NIBA warns Senate: Climate change threatens insurance affordability and availability 

The submission calls for urgent measures to address the affordability and availability of insurance in Australia.  

NIBA submission

Last week, the National Insurance Brokers Association (NIBA) provided a submission on behalf of the Senate Select Committee's inquiry on the impact of climate risk on insurance premiums and availability. Highlighting the increasing frequency and severity of natural disasters, the submission calls for urgent measures to address the affordability and availability of insurance in Australia.  

NIBA’s submission draws attention to the alarming rise in catastrophic events globally. 432 separate events were recorded in 2021 alone, surpassing the annual average of 357 between 2001 and 2020. Floods were particularly prevalent, with 223 incidents compared to an average of 163. The Intergovernmental Panel on Climate Change (IPCC) projects that a 1.5-degree Celsius increase in global temperatures could quadruple the number of natural disasters, potentially subjecting Australia to fifty severe weather events annually.  

"Insurance against climate risk is essential for mitigating the adverse effects of climate-related disasters," NIBA emphasised, underscoring the necessity of risk-sharing and risk-transfer mechanisms as highlighted by the IPCC and the United Nations Framework Convention on Climate Change. However, with the Climate Council predicting that one in 25 homes in Australia will be "effectively uninsurable" by 2030, the need for action is clear.  

The submission also highlights the crucial role of insurance in disaster recovery. Citing studies from the aftermath of the 2005 Hurricane Season in America, NIBA noted that properties with insurance were 37% more likely to be rebuilt than those without, demonstrating that insurance is a pivotal factor in community resilience and economic stability.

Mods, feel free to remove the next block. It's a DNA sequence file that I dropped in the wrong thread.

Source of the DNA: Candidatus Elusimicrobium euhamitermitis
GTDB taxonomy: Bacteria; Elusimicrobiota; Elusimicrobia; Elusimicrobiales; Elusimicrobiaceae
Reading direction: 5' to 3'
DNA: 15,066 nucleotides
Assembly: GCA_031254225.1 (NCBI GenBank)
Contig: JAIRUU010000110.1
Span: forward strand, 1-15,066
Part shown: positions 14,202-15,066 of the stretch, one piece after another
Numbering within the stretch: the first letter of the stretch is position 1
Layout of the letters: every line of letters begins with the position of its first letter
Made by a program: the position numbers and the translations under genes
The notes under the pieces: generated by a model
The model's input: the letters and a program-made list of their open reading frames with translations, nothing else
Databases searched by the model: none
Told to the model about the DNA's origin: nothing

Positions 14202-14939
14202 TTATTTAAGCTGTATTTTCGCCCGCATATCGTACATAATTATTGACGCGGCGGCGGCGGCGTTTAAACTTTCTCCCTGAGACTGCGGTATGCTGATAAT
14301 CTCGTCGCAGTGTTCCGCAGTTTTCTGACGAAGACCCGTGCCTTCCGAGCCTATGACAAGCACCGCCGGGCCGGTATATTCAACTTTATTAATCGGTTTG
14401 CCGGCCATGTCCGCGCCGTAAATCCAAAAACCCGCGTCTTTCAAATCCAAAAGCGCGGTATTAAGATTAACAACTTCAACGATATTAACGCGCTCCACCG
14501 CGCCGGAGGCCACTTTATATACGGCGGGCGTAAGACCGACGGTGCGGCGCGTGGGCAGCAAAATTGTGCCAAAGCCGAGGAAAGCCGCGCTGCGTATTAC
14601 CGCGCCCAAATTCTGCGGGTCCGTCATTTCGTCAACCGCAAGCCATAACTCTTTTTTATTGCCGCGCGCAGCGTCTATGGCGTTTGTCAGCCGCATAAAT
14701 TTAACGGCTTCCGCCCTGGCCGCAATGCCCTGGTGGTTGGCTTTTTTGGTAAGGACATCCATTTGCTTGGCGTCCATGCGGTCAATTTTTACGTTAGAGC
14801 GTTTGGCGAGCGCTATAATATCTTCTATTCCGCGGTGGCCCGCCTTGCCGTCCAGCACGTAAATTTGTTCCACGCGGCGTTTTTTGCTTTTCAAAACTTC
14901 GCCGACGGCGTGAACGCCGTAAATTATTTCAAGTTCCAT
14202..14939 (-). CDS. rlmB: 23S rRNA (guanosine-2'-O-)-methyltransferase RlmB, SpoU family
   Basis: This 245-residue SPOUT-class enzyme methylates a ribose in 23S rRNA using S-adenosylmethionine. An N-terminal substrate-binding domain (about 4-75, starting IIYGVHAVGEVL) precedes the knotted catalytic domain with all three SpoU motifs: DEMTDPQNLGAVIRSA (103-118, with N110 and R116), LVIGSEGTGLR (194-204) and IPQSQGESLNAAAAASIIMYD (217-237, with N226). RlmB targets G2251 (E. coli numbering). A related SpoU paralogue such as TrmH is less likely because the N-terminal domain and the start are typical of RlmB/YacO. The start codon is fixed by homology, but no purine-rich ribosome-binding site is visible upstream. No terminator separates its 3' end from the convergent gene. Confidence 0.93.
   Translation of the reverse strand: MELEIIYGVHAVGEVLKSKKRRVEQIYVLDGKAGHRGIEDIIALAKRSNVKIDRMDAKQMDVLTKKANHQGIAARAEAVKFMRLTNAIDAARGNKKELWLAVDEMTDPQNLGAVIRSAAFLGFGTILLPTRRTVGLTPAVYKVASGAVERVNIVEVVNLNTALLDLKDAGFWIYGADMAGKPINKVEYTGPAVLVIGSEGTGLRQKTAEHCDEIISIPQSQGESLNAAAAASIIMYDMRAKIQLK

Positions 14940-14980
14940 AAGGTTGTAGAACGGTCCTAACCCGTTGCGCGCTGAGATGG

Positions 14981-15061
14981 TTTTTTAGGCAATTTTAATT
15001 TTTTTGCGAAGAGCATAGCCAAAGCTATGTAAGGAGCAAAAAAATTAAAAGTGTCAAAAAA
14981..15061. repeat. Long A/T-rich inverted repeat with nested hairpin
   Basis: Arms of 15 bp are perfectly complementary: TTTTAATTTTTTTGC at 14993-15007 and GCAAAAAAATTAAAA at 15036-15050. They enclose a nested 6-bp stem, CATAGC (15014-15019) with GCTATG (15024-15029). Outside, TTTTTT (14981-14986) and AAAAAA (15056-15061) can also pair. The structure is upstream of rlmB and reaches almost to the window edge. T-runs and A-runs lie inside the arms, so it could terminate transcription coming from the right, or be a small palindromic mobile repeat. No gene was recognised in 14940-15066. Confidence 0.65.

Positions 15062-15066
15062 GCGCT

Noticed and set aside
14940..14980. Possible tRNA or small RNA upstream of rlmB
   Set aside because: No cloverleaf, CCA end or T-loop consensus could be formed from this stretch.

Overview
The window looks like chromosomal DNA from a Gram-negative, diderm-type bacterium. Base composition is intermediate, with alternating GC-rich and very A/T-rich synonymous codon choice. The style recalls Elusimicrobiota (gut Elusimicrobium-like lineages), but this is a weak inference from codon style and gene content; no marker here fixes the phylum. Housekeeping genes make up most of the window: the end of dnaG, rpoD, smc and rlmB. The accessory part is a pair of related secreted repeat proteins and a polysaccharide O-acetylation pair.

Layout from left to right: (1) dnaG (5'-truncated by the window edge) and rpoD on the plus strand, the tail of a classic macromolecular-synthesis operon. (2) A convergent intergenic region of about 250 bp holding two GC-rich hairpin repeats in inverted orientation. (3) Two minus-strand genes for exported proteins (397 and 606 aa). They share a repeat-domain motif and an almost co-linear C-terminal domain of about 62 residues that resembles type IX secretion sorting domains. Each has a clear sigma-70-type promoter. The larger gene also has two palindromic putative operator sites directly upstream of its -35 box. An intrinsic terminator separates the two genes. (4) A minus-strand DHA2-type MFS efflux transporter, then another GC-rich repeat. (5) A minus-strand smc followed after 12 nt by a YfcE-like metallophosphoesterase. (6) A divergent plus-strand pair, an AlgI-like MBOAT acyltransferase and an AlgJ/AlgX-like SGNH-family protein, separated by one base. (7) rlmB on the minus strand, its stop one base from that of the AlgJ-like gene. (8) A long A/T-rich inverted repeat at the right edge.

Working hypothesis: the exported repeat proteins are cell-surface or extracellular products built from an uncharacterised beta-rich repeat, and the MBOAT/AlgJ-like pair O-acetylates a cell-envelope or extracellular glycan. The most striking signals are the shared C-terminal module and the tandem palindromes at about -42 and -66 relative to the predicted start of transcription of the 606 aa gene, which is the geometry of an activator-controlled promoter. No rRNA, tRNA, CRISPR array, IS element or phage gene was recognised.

However, the availability and affordability of insurance are increasingly threatened. In Northern Australia, for example, home insurance premiums are almost double the national average, with some areas seeing premiums more than four times higher due to cyclone risks. NIBA’s submission pointed to similar issues faced by property owners in flood-prone areas of New South Wales, where flood coverage can be prohibitively expensive.   

The submission highlighted the economic and socioeconomic impact on policyholders, especially low—and middle-income households, who are disproportionately affected. NIBA warns that without adequate insurance, communities become more vulnerable to disasters, increasing reliance on government support and disrupting local economies. Those least able to afford insurance are often the most affected by natural disasters, exacerbating existing inequalities such as an increased risk of homelessness and poor mental health outcomes.  

The submission concluded with a call for greater government intervention in implementing climate adaptation and resilience measures. "The role of government in implementing climate adaptation and resilience measures is paramount," advocating for strategic investments in infrastructure and sustainable practices. The association welcomed recent government commitments but urged for a long-term approach to ensure sustained support for mitigation projects.  

You can read NIBA’s full submission here.